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Monday, July 26, 2010

Tour power output reflections

Looking back on leTour - the post collection

Thank you for visiting The Science of Sport. Over the past few weeks, we've followed and attempted to analyse the performances of the very best cyclists in the world, and at worst, it's created some great discussion and back-and-forth.  At best, it's shown that cycling may just be heading in the right direction in its fight against doping.

Earlier today, Greg Lemond mentioned our analysis in his blog at Cycling News under the title "data of optimism?" and I certainly share that sentiment.  So for those arriving "late", below are the links to the three analysis we've done on the power outputs, courtesy data provided by SRM and Training Peaks.

Post 1: Power outputs from the Alps and Pyrenees
Post 2: The Col du Tourmalet - the showdown at 6W/kg
Post 3: Resolving discrepancies in the Tourmalet numbers

I'd encourage you to also read the comments, where you have really improved the overall quality of the debate with your own calculations and questions.

One of the big talking points in all these analyses is the issue of whether a performance is proof of doping.  Of course, the answer is no.  There are too many assumptions in the calculation of physiological implications of a given performance for it to be "proof".  Also, things like tactics and weather and preceding stages affect a rider's ability to produce a given power output.  However, when looked at in context and when those assumptions are "controlled" in order to create a 'best-case scenario', the picture is still, I believe, telling, and that is what the above posts are about.  There comes a point at which the principle adds value.

Of particular interest given the debate before the Tour, is that not a single longer climb hit the power outputs that we've become accustomed to seeing in 90s and 2000s.  Nor have they hit what we debated pre-Tour as the "suspect" power values of greater than 6.2, 6.3, 6.4 W/kg.

And while the 6.2 W/kg number got a lot of people riled, I really think it's telling that the very best climbers, with the highest level of motivation (on the Tourmalet) failed to hit those power outputs.  Re that number - in a debate about "unrealistic performances", you have to commit to a value, even if only to illustrate a point.  It does not mean this number separates the world into light and dark.

Even Contador and Schleck on the Tourmalet, in what was an absolute 'limit' performance, just touched 6W/kg as an average, and appear to have dropped right down towards the end of the climb (see post 3 above).  To me, this largely validates the physiological principle that says that for every performance, there is a physiological 'cost' and at some point, the 'cost' becomes an indication of doping.  In the words of Lemond, the performance becomes "believable".

There is no dividing line in the sand, no specific point at which you can say "got you".  A rider at 6 W/kg may be doping, and one at 6.2W/kg (depending on the situation) may not, but there is a theory underpinning it and the change in this year's Tour is a positive sign, leading to the hypothesis made in those posts and by Lemond.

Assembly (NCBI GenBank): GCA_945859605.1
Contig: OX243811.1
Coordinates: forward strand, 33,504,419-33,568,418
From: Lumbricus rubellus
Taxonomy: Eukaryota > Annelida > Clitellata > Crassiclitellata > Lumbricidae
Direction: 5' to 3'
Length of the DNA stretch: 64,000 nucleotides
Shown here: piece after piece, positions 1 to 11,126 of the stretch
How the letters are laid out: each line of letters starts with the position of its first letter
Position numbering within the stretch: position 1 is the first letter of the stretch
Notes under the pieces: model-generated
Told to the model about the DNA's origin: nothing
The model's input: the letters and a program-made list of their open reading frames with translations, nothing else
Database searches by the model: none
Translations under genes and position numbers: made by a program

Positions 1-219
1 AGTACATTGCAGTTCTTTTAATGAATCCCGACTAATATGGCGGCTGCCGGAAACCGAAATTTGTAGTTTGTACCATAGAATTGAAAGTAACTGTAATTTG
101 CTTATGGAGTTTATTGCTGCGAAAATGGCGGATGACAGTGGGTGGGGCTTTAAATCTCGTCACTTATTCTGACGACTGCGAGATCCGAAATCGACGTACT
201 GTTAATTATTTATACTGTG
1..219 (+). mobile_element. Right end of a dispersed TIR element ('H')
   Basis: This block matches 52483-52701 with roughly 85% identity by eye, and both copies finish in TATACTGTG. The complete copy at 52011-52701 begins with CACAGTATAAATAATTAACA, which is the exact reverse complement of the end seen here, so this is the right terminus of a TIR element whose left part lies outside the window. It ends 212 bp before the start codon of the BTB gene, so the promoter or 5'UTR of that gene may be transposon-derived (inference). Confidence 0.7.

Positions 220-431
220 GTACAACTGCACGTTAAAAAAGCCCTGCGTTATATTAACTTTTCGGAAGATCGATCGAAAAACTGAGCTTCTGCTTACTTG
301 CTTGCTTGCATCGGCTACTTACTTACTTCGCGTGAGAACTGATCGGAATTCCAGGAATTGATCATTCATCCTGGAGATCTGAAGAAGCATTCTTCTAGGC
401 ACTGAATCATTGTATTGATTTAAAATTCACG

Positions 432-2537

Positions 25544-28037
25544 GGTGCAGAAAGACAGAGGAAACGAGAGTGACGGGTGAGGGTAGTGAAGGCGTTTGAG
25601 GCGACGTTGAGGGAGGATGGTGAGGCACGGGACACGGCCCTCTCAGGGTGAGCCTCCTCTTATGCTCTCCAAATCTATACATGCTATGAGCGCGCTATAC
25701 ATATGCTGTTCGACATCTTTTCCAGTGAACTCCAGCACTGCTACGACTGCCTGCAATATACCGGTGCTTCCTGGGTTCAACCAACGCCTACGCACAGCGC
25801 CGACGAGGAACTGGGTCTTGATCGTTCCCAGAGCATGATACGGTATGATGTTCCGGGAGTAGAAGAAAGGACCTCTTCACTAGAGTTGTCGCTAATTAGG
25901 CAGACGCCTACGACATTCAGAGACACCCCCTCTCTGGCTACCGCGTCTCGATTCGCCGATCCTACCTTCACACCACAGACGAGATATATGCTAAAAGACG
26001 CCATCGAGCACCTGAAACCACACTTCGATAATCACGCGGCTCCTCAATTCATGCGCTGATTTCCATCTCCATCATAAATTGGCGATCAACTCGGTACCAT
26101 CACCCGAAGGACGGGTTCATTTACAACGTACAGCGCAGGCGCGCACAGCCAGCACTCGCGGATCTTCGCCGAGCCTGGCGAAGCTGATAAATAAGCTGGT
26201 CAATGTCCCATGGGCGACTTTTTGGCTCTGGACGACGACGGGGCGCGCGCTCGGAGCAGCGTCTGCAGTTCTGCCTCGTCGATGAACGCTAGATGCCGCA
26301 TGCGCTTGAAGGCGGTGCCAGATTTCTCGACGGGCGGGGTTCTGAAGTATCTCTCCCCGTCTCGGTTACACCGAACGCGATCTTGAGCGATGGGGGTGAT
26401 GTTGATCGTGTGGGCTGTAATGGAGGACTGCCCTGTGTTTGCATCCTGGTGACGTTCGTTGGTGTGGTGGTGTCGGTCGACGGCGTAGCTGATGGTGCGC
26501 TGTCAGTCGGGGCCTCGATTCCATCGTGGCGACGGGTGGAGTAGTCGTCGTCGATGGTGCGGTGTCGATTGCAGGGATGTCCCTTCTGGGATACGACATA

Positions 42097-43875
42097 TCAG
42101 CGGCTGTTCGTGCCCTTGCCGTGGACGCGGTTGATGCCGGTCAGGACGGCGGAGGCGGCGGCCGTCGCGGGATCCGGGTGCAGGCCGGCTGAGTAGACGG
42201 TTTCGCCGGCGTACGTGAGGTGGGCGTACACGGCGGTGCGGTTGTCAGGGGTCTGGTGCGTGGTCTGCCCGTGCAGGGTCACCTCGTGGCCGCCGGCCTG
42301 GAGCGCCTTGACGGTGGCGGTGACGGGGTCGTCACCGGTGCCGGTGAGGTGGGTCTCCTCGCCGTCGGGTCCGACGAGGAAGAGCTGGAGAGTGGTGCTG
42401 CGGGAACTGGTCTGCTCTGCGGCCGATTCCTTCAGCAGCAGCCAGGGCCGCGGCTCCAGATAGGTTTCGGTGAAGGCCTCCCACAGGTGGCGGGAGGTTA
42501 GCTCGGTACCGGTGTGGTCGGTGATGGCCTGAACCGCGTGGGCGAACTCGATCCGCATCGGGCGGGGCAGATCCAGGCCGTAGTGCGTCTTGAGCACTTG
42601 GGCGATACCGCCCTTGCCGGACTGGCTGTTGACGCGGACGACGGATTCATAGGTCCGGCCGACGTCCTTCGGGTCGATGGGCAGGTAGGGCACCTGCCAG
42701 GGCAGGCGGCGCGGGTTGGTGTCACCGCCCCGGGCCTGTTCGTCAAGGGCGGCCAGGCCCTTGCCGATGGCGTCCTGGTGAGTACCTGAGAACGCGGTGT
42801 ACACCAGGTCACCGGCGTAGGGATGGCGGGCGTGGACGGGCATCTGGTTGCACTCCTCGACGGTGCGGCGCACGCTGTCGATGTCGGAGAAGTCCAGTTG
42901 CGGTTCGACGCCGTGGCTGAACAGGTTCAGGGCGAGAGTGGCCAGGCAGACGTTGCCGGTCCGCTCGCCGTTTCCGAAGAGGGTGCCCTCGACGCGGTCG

It's been a super Tour, with great individual performances on stages, and the confirmation of a rivalry between Contador and Schleck that will hopefully put cycling in the news for the right reasons.  And hopefully, it's also produced a step in the right direction for the sport.  Bring on 2011, hopefully a mountain time-trial, and another super-tight race!


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Saturday, July 24, 2010

Power output on the Tourmalet - resolving discrepancies

Ferrari: "6.42 W/kg".  Everyone else: "Less than 6 W/kg".  Who is right?

Thanks everyone for the great discussion in response to the post yesterday looking at the climbing power output on the Col du Tourmalet.  As if often the case, your responses make the comments section to the post is better than the post, so if you have to time, you might consider reading it here!

However, a short post today, because something came across our twitter account yesterday and today mentioning that Dr Michele Ferrari has estimated the power output on the climb and his values contract those presented here yesterday.  I was going to post this in the comments section only, but I felt it worth putting out, since the disagreement is so large, and from such an 'infamous' source, that it demands attention.

From the site 53 x 12.com, Ferrari writes the following:
"Col du Tourmalet, in the last 9 km they climbed at 1780m/h, equal to 6.42 w/kg."
You'll recall that we said yesterday that:
"My overall estimation is that they took 49:08 to climb what I believe to be the final 17.6km at a gradient of 7.6%.  This gives a VAM of 1,633 m/hour, and a relative power output of 5.9 W/kg."
Even over the final 9.3km, after Andy Schleck attacked, we estimate a power output that is even lower than this.  We wrote:
Horner's power output over the final 4km will be very similar to that of Contador and Schleck, because of the constant time-gap between them.  There is some error thanks to drafting, wind and so forth, but we're talking small differences.  From the graph, Horner rode the final 4km at about 350W, and so Contador and Schleck finished the climb in this range of between 350W and 360W - 5.5W/kg to 5.7W/kg
So 6.4W/kg vs 5.9 W/kg?  Ferrari's numbers demand scrutiny, because they're so different.

Look at the SRM for the real values